The European Commission has finally approved Google’s $2.1 billion acquisition of Fitbit following an antitrust probe. The decision stipulates that Google allows competitive fitness trackers to operate on Android. Regulators in the United States are still scrutinizing the acquisition and could raise objections of their own, but considering EU signoff, the deal is likely to go ahead.
It’s not surprising that the EU would approve the acquisition of Fitbit on antitrust grounds. Google doesn’t already sell fitness trackers of its own, so buying Fitbit won’t reduce the size of the wearables market. To prevent it from squeezing alternatives by restricting access to Android, where Google does have the dominant market share, the company must agree to maintain open access to Android’s activity tracking features for competitors.
And in case you’re wondering, no, under the deal Google won’t be allowed to use any of your health data for ad targeting. It also must allow Fitbit users to choose whether or not their data is shared with third parties. The requirements are to remain in place for the next 10 years.
Google offered the following commitments.
Google will not use for Google Ads the health and wellness data collected from wrist-worn wearable devices and other Fitbit devices of users in the EEA, including search advertising, display advertising, and advertising intermediation products. This refers also to data collected via sensors (including GPS) as well as manually inserted data.
Google will maintain a technical separation of the relevant Fitbit’s user data. The data will be stored in a “data silo” which will be separate from any other Google data that is used for advertising.
Google will ensure that European Economic Area (‘EEA’) users will have an effective choice to grant or deny the use of health and wellness data stored in their Google Account or Fitbit Account by other Google services (such as Google Search, Google Maps, Google Assistant, and YouTube).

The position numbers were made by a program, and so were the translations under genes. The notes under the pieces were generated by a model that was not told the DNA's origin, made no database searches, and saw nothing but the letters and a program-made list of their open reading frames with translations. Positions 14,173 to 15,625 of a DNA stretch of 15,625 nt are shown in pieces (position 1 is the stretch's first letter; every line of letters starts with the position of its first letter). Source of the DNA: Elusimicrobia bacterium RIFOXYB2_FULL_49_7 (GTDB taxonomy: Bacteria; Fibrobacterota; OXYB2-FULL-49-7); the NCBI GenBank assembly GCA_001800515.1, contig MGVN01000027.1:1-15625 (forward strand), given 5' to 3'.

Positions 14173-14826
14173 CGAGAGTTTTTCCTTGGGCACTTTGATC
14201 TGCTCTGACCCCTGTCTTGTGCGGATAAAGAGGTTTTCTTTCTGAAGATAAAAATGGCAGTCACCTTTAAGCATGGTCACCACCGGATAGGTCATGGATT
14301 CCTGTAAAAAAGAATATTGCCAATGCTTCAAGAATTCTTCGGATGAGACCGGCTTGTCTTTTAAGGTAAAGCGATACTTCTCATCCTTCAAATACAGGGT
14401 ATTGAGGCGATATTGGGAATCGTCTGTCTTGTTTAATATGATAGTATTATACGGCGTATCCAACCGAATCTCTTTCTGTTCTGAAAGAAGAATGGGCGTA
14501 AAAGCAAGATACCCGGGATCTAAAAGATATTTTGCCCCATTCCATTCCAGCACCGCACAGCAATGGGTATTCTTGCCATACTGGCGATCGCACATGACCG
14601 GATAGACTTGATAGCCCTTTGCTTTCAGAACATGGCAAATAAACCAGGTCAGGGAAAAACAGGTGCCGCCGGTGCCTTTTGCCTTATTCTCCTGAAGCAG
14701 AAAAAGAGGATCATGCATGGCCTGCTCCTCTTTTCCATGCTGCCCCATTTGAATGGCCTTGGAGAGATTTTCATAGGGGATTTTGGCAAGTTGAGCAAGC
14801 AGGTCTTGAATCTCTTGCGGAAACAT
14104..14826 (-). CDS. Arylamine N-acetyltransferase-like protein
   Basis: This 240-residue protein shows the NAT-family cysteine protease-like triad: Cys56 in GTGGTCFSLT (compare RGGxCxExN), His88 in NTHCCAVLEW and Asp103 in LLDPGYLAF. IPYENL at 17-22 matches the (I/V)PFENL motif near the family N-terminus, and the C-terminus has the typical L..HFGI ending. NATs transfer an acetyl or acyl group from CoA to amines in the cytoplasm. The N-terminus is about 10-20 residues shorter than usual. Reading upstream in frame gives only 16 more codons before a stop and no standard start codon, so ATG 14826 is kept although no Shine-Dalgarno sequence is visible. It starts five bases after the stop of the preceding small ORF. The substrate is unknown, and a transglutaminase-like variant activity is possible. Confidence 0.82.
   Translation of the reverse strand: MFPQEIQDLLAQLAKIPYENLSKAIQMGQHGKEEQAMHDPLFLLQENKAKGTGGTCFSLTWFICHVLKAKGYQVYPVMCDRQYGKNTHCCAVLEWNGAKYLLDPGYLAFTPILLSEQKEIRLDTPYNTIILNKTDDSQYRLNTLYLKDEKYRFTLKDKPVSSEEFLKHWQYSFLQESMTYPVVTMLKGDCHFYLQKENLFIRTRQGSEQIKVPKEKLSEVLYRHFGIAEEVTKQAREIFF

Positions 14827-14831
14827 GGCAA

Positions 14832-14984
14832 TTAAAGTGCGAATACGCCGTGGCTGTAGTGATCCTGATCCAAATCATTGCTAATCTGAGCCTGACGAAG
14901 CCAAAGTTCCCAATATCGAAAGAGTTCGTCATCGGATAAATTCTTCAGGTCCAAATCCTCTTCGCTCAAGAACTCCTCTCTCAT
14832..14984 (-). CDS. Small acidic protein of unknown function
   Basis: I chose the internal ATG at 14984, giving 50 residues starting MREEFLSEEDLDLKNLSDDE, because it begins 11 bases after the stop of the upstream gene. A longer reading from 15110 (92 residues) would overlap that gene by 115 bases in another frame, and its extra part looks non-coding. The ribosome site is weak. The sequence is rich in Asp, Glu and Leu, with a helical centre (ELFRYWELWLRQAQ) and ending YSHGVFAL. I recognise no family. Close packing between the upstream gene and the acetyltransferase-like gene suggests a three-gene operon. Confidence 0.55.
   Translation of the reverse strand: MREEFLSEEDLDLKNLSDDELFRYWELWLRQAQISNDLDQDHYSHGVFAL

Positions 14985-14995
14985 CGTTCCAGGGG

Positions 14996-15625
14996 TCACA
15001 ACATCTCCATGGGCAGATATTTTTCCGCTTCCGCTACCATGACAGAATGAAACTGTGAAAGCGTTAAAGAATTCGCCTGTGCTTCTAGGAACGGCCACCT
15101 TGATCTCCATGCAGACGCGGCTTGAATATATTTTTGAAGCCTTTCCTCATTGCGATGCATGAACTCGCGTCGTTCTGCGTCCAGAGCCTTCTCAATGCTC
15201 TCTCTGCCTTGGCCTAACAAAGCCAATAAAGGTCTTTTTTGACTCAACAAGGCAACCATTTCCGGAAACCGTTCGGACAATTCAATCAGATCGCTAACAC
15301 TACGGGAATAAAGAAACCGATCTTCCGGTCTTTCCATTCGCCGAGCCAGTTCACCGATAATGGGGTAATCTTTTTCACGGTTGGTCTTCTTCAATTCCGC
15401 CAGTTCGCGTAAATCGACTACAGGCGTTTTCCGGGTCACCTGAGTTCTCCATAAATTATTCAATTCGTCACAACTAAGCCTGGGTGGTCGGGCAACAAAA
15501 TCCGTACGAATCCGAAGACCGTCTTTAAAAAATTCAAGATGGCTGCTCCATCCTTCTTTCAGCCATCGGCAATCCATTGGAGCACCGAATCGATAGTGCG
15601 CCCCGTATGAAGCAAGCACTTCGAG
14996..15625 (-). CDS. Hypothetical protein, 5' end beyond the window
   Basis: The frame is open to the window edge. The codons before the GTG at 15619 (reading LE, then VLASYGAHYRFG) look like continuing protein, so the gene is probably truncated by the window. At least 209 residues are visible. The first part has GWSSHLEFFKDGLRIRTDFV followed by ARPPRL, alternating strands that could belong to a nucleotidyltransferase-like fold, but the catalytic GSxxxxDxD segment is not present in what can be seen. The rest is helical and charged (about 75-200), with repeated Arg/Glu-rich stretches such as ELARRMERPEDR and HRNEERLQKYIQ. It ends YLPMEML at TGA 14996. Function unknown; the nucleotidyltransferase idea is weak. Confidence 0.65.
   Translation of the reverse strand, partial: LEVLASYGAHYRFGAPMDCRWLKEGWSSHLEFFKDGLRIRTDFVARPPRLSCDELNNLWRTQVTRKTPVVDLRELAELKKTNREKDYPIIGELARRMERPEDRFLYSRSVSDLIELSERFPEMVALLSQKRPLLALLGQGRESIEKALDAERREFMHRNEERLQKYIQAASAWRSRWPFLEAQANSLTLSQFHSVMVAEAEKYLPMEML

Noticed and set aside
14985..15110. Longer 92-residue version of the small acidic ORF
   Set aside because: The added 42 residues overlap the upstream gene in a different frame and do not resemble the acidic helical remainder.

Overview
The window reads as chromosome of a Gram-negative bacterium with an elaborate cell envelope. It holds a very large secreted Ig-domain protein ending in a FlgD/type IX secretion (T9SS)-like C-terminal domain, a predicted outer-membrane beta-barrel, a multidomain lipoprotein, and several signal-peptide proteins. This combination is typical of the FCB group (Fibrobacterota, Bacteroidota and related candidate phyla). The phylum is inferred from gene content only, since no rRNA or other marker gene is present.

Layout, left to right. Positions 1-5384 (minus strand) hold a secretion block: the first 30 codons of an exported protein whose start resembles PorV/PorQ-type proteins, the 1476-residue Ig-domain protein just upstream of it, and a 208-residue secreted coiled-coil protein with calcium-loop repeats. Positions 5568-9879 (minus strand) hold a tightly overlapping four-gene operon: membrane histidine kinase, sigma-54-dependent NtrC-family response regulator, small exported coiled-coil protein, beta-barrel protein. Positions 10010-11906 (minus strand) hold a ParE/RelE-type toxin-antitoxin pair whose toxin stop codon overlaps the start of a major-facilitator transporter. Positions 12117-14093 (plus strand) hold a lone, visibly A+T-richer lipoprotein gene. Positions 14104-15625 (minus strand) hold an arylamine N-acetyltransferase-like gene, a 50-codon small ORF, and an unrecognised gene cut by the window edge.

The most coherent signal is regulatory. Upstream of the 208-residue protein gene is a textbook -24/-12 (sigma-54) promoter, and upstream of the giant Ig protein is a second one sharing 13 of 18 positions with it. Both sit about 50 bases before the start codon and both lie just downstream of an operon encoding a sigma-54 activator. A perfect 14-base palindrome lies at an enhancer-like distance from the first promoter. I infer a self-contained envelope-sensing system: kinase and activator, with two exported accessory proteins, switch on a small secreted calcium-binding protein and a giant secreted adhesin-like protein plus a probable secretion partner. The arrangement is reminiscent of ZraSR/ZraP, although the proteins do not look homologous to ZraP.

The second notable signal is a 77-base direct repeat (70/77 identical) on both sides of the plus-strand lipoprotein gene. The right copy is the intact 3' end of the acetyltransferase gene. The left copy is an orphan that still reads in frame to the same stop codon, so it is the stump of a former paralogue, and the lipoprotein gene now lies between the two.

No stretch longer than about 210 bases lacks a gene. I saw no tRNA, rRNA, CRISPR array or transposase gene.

Web API Access Commitment
Google will maintain access to users’ health and fitness data to software applications through the Fitbit Web API, without charging for access and subject to user consent.
Android APIs Commitment
Google will continue to license for free to Android original equipment manufacturers (OEMs) those public APIs covering all current core functionalities that wrist-worn devices need to interoperate with an Android smartphone. Such core functionalities include but are not limited to, connecting via Bluetooth to an Android smartphone, accessing the smartphone’s camera or its GPS. To ensure that this commitment is future-proof, any improvements of those functionalities and relevant updates are also covered.
It is not possible for Google to circumvent the Android API commitment by duplicating the core interoperability APIs outside the Android Open Source Project (AOSP). This is because, according to the commitments, Google has to keep the functionalities afforded by the core interoperability APIs, including any improvements related to the functionalities, in open-source code in the future. Any improvements to the functionalities of these core interoperability APIs (including if ever they were made available to Fitbit via a private API) also need to be developed in AOSP and offered in open-source code to Fitbit’s competitors.